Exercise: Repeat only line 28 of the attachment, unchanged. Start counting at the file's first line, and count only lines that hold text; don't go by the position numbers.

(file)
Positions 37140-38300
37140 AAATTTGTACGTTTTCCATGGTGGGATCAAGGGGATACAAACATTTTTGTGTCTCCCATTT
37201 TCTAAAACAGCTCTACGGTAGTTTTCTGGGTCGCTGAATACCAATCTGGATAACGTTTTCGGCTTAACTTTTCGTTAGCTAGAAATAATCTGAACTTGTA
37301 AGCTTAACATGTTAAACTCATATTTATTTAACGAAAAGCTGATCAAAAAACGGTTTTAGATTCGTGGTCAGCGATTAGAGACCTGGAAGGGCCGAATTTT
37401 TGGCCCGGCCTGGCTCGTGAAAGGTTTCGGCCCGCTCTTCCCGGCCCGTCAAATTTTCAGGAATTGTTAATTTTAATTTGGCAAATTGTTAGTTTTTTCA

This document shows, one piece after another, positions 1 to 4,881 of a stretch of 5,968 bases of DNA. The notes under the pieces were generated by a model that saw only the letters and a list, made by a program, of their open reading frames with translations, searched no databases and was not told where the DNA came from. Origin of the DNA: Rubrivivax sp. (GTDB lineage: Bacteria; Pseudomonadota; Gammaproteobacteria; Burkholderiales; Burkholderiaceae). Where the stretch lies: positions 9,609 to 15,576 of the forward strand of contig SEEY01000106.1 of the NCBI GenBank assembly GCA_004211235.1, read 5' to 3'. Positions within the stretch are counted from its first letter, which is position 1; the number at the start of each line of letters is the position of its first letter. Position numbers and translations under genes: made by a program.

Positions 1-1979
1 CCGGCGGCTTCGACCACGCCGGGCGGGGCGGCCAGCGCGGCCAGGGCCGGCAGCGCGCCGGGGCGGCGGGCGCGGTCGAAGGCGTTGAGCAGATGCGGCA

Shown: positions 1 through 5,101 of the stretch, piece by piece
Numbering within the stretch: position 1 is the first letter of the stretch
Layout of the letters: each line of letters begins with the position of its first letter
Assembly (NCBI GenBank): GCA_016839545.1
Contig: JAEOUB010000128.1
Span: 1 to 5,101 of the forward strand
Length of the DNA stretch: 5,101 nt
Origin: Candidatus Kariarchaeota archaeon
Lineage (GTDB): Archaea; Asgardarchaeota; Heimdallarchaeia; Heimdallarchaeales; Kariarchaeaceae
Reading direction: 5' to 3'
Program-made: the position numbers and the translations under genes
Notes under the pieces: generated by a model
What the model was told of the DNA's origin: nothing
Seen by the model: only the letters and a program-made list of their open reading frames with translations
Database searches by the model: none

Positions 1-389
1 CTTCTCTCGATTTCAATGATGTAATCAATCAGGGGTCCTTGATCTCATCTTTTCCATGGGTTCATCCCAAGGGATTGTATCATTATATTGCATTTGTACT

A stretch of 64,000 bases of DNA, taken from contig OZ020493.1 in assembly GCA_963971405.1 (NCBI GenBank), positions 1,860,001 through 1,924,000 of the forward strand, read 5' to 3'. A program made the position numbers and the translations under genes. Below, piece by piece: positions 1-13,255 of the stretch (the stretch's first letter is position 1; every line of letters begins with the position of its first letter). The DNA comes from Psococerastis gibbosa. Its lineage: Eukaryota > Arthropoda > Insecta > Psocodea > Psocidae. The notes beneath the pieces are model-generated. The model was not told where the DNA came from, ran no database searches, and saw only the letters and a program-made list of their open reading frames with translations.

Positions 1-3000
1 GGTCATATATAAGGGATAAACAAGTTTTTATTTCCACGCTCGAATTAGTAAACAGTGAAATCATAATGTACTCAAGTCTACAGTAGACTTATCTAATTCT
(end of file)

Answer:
1 GGTCATATATAAGGGATAAACAAGTTTTTATTTCCACGCTCGAATTAGTAAACAGTGAAATCATAATGTACTCAAGTCTACAGTAGACTTATCTAATTCT